Electro-optic modulators are analog or digital devices that use an electric field to alter the characteristics (e.g., band gap and index of refraction) of a material through which light is traveling, changing the characteristics of the light itself. Most electro-optic modulators use changes to the index of refraction in a lithium niobate crystal for electrical potential. The change in the index of refraction is then used to modify the light passing through the material. Some electro-optic modulators vary the amplitude or frequency of the light beam. Others shift the light beam’s phase. Electro-optic modulators can be free standing or rack mounted. Optional features include attached fiber pigtails and maintained polarization of the incoming signal.   

Electro-optic modulators use many different types of connectors. Biconic connectors have precision-tapered ends for low insertion loss. D4 and FC connectors are durable, zirconia-ceramic ferrules with a keyed body for repeatability. FC connectors are used primarily with single-mode fibers, but are also used in telephone systems, instruments, and high-speed communication links. Designed for use in FDDI networks, FDDI connectors are 2.5 mm ferrules that include a fixed shroud. ESCON connectors have the same measurements, but use an adjustable shroud. LC connectors are high-precision, zirconia-ceramic ferrules that feature an RJ-45 push-pull housing and latching. MT-RJ connectors hold two fibers with a ferrule that is smaller than the one used in MTP connectors, devices that are threaded and well-suited for high-density applications. ST connectors are easy-to-assemble devices that feature a bayonet mounting system. They are used with both single-mode and multi-mode fibers in communications applications. SMA connectors include a low-cost, multi-mode coupling that is suitable for military applications. Loop back connectors are used to test transceiver systems with electro-optic modulators.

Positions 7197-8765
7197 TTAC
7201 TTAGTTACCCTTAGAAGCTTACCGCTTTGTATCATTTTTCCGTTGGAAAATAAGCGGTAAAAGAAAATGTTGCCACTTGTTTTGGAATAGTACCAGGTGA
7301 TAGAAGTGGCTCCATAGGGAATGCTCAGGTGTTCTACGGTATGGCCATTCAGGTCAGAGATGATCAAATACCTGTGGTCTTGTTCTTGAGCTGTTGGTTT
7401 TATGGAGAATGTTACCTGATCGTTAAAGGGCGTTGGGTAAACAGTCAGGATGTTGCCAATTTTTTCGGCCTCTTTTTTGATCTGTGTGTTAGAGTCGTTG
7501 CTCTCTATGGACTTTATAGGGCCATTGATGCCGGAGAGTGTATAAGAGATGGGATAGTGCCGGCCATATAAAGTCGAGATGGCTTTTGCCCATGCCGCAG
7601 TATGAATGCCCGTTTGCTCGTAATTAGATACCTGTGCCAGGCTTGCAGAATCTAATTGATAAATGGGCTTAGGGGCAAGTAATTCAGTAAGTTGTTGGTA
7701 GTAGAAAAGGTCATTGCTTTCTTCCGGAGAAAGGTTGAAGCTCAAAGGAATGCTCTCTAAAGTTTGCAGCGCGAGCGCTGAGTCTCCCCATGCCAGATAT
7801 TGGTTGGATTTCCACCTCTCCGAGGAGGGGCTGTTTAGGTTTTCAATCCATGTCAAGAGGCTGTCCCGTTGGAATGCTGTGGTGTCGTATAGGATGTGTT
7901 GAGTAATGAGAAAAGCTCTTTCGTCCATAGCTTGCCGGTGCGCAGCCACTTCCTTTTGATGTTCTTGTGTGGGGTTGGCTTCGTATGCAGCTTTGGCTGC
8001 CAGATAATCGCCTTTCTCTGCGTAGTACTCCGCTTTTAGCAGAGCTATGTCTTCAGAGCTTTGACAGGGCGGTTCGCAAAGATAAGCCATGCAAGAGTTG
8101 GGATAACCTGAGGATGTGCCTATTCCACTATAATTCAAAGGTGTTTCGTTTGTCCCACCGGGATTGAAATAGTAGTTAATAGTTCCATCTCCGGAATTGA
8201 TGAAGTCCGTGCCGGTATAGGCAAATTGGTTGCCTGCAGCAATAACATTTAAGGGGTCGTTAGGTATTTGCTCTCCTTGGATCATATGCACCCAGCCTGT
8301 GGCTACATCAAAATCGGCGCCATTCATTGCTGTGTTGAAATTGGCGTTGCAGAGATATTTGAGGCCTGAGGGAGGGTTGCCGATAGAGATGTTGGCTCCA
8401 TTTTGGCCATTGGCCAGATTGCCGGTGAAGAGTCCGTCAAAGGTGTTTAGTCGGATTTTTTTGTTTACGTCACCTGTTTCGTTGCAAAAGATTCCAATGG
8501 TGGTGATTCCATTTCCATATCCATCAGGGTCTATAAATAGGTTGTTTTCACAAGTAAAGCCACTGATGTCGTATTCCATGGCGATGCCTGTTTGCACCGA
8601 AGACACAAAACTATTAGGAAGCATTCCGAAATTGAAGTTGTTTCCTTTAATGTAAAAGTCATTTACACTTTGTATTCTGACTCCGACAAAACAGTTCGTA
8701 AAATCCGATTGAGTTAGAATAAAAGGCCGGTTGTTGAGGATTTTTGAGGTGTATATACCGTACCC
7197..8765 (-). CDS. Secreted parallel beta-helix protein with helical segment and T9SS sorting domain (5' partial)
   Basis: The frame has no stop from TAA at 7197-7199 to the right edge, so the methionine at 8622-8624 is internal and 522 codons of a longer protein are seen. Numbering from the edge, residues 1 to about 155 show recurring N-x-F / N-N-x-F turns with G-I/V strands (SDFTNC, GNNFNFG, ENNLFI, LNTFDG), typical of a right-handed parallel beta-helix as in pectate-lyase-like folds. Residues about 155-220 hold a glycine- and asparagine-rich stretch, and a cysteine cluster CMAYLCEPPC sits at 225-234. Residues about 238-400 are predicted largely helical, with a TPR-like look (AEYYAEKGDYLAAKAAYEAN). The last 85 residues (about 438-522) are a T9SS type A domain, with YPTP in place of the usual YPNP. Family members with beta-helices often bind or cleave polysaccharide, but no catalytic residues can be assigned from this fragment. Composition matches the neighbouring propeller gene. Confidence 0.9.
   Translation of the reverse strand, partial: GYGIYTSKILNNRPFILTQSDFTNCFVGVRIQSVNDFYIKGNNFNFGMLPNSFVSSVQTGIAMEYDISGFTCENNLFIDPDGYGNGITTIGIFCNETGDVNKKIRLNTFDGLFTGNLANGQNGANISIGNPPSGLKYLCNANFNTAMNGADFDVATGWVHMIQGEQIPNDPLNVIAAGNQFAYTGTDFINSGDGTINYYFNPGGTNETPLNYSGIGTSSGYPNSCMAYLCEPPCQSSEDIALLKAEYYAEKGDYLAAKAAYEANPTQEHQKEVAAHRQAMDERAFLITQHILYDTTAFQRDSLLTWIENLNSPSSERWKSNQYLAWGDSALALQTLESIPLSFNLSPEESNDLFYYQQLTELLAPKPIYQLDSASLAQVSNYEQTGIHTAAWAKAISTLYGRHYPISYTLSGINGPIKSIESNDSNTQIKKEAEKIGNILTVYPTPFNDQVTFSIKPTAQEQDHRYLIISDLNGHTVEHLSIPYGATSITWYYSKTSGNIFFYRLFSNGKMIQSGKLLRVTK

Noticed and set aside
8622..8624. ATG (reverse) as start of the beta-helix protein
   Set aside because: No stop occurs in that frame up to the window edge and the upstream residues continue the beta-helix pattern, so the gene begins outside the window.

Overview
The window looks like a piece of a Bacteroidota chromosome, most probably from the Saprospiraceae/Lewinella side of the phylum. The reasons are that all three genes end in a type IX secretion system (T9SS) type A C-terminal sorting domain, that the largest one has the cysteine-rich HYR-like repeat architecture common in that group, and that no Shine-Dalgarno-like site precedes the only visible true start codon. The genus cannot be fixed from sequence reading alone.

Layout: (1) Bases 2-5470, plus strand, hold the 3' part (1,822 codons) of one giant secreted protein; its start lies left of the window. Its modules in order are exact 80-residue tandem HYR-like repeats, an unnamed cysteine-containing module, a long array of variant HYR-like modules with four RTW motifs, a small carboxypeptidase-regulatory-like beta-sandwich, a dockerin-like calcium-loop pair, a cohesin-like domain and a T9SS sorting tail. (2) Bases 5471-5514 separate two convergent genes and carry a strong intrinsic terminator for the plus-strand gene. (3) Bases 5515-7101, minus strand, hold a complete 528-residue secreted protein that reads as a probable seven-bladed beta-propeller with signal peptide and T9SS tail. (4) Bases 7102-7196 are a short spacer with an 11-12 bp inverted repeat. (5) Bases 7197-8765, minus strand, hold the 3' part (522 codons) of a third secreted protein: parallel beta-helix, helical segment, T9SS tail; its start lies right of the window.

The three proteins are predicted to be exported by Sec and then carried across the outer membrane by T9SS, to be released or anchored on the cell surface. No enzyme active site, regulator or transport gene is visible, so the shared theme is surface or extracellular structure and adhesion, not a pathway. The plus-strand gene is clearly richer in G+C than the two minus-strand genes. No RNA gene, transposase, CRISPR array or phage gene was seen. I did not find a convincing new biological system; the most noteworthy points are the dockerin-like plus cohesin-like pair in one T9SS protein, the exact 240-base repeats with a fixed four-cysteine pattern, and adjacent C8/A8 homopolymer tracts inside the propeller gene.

Performance specifications for electro-optic modulators include wavelength range, data rate, rise time, insertion loss, frequency shift range, and bias voltage. Typically, wavelength range is measured in nanometers (nm) and data rate is measured in gigabytes per second (GB/Sec). In the approximation of a step function, rise time is the time required for a signal to change from a specified 10% to 90% of full power. Rise time provides a way to express the speed of electro-optic modulators and is usually measured in seconds. Insertion loss is the amount of attenuation caused by the insertion of an optical component. Bias voltage is a low DC voltage typically supplied by a body-pack wireless transmitter. Unlike phantom power, bias voltage does not require a balanced circuit.


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